Taxes

Should Smokers Keep SCHIP Afloat?

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Congress seems set to approve legislation that would fund an expansion of the State Children's Health Insurance Program with a 61-cent-a-pack increase in the federal cigarette tax. President Bush has promised to veto the bill, which seems contrary to progressive principles as well as conservative anti-tax sentiment. Isn't the idea of a program aimed at helping people of modest means that it should be financed by people who are better off? As a group, smokers are less affluent than nonsmokers, and poor smokers spend a bigger chunk of their income on cigarettes than rich smokers do, facts that combine to make the cigarette tax highly regressive.

Even if smoking does not, on balance, save taxpayers money (which it probably does, once you take into account the savings from less health care in old age and fewer Social Security payments associated with smokers' shorter life spans), I've never seen any credible numbers suggesting that the current level of state and federal taxes fails to cover the external costs attributed to the habit. So higher cigarette taxes to pay for health care cannot reasonably be seen as a user fee or an insurance surcharge for people whose risks are higher. In any case, the smokers paying for SCHIP will not, by and large, be the children covered by it.

For a somewhat different perspective on the proposed tax hike, see anti-smoking activist Michael Siegel's comments. Siegel worries that tying SCHIP funding to cigarette tax revenue will discourage the federal government and the program's supporters from trying to reduce smoking rates.

NEXT: Just How Much Happier Could You Be Anyway?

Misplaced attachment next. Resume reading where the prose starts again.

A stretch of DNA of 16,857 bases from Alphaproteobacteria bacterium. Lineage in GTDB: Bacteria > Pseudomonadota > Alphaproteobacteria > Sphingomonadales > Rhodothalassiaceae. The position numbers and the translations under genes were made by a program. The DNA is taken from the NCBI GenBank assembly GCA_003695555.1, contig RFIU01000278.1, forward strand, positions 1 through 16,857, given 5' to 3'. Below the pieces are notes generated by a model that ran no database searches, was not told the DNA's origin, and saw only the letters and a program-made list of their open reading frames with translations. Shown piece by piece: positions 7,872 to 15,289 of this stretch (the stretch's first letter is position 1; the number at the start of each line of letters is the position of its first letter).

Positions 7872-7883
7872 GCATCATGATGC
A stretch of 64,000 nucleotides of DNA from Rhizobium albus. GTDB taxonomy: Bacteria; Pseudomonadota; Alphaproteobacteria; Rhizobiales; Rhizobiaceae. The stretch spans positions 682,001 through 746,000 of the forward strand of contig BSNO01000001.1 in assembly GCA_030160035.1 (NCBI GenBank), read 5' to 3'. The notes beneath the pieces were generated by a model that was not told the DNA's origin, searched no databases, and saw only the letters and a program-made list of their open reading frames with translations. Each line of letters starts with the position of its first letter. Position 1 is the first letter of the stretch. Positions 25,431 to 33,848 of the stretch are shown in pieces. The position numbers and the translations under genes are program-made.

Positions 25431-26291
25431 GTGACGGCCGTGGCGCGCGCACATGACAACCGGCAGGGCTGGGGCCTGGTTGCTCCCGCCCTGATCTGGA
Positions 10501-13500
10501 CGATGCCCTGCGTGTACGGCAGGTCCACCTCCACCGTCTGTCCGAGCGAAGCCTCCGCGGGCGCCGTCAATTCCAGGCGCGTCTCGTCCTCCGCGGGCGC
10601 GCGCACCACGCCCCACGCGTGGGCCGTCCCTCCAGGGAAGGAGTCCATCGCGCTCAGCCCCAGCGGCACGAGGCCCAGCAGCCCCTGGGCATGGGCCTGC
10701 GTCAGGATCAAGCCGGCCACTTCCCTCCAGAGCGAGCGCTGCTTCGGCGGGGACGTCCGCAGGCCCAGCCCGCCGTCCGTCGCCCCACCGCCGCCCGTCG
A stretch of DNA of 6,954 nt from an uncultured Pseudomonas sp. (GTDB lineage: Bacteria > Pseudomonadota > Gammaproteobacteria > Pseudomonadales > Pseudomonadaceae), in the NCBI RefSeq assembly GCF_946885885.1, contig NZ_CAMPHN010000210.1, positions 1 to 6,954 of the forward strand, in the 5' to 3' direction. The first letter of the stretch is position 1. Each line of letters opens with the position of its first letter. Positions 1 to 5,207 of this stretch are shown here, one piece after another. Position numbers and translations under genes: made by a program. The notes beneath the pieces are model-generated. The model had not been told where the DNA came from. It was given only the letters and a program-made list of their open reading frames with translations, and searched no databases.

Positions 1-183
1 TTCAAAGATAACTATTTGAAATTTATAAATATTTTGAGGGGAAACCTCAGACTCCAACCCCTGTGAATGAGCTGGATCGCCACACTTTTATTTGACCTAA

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  1. “Children” and “Health” in the same acronym? And you don’t support taxing everything to help out?!

  2. And yet none of this matters in the face of people like Sen. Gordon Smith going around saying things like, “This is a choice between tobacco and children…”

  3. Even if smoking does not, on balance, save taxpayers money (which it probably does, once you take into account the savings from less health care in old age and fewer Social Security payments associated with smokers’ shorter life spans)

    I call bullshit. The four years of medical care that precedes a 50-year-old’s lung cancer death are a lot more expensive than the medical care given to a 76 year old who has a heart attack.

    You know what else people do, besides collect Social Security, if they have longer lives? They work at jobs, create wealth, and pay taxes.

  4. You know what else people do, besides collect Social Security, if they have longer lives? They work at jobs, create wealth, and pay taxes.

    Right, so why would we want to depend on a habit that cuts peoples’ lives short as one of our sources of government revenue?

  5. Instead of “State Children’s Health Insurance Program,” it should be called the State Health Insurance Tax. It’s a much more fitting acronym.

  6. From what I understood they were going to reduce payments to medicare to make up the chip shortfall.

  7. And you’ll notice that I’m using the term acronym correctly. For example, NASA is a true acronym because it’s pronounced as a word. FBI is not, because the letters are spelled out.

  8. Did I use acronym incorrectly?

  9. Did I use acronym incorrectly?

    Not if it’s pronounced “ship”.

    I’ve never seen any credible numbers suggesting that the current level of state and federal taxes fails to cover the external costs attributed to the habit.

    Do they even pretend that cigarette taxes are targeted at anything any more? I just assumed that theses taxes are thrown into the general pot and spent on… whatever.

  10. “Children” and “Health” in the same acronym? And you don’t support taxing everything to help out?!

    “Children” and “health” are the new power cards. Play them together, and politicians can rarely lose.

    They don’t want to tax everything, only cigarettes. Why those? Because it’s easy. Why not tax beer? Or fast food? A lot more people use those things than tobacco.

    Perhaps it’s because one of their stated goals is to reduce smoking. This goal passes as honorable these days due to decades of anti-smoker propaganda, but a moment’s thought reveals that one of the goals of the program is to reduce the source of funding for the program.

    How does that make sense?

    I have a suggestion for the new “true acronym.” How about Smoker’s Health Insurance Tax?

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